Well, dear readers, it has been a while. Since my last posting about my illness, I have indeed recovered almost completely, but my time has been absorbed with catching up on missed school work and major bouts of studying. I have reached a period with a little breathing room, thus, I blog. Many things to comment upon, so I will start with the Muhammed Cartoon Saga:
I'm not going to go into great detail on this issue, but I will say that while I am not one to want to promote the offense of any group of people, I must come down firmly on the side of the newspapers on this one. Offensive? Sure, I understand why Muslims would find several of the images offensive. Irresponsible of the offending newspapers to purposefully run the cartoons knowing that it would stir up trouble? Probably (though I am sure no one would have predicted the extent to which this debacle has elevated). But they do indeed have the right to do it. It's fundemental to the concept of fredom of speech. And in the grand scheme of things, they're not THAT horribly offensive. Click HERE to actually see the cartoons. (Be aware that the site hosting them can get a little obnoxious, though to his defense he hasn't burned any consulates down to the ground.)
Of course, the "offense" is only part of the issue, the other being the simple fact that an image of Muhammed was created at all. To those who call for beheadings and such, I have this to say: to understand another culture and respect it in co-existence is one thing. If we are to respect Islam, the norms of other cultures should be at least tolerated, if not approved of. To expect people to follow your rules even when they don't adhere to your belief system is quite another. (This could go for many groups of people, some in the US, by the way. Happy Holidays!! But I digress...) Simplistic, yes, but it really is at the crux of the matter.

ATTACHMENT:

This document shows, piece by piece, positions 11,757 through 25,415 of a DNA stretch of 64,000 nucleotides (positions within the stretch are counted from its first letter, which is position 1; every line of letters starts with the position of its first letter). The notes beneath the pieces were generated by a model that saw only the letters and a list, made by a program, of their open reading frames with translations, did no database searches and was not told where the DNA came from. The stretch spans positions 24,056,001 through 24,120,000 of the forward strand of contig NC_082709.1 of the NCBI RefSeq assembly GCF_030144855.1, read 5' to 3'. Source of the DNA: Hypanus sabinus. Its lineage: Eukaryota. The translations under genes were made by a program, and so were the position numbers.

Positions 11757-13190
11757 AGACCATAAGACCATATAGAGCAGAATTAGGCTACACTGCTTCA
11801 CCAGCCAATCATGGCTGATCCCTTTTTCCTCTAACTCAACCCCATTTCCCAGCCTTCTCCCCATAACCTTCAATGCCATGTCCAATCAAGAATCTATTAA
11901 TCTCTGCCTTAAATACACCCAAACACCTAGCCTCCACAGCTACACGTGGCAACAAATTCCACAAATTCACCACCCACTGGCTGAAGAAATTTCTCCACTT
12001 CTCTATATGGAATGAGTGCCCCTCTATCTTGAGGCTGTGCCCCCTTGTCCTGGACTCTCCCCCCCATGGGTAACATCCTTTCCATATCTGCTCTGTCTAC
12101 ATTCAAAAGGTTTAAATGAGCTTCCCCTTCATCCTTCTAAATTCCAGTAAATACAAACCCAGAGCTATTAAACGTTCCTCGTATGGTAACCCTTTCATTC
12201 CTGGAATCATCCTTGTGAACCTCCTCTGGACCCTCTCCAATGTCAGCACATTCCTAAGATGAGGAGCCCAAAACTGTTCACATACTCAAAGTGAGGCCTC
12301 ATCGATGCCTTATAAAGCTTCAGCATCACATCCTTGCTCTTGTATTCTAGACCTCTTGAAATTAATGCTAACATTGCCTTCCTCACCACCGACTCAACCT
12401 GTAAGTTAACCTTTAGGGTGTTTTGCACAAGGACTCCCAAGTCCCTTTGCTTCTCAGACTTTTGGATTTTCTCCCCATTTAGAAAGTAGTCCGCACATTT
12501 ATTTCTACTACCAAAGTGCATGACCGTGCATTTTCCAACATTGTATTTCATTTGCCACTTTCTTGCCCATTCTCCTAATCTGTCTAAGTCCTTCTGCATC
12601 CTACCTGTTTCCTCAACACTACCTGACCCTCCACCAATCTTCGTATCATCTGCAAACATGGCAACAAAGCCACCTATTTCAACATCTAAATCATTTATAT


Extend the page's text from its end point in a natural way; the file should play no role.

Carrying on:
With that being said, the newspapers who printed this are not spokesmen for the Governments of there respective nations, and it seems that this is a simple, obvious point that many in the Islamic community refuse to acknowledge. The press may indeed be a governemnt mouthpiece in many of the Midddle Eastern countries, but this doesn't change the fact that it is different for many democratic nations. I respect the government of Denmark for refusing to alter the reality of the situation in order to appease the cries for a full-fledged apology for DENMARK printing the cartoons. The sovereign country did not. And I ADAMANTLY hope that the EU doesn't apologize becasue they had nothing to do with the whole deal, and an apology would be setting a dangerous precedent.
Perhaps it is my cynical nature, but I fear that this is the other side of the globalization coin. We may find a "common language" in the flow of capital (which is in itself debatable), but the speed of media and the increased contact allowed in the modern world has created new ways for opposing cultures to face-off in conflict, whether it be a war of words or a war of guns. I hope this settles down sooner than later, but couple this with a history of often off-the-mark Western foreign policies, the victory of Hamas, and Iran's increasingly combative stance on EVERYTHING, and I think it's going to get much worse before it gets better.
Do I think Muslims are crazy? No, I don't. But SOME of them are. Some Christians are crazy, too. And i think in regions where there exists poverty, instability, and poorly educated citizenry, you will find a population easily influenced to rise against any target that can be construed, correctly or not, as a potential threat.
As per usual, Gashwin has some very good remarks on the whole ordeal.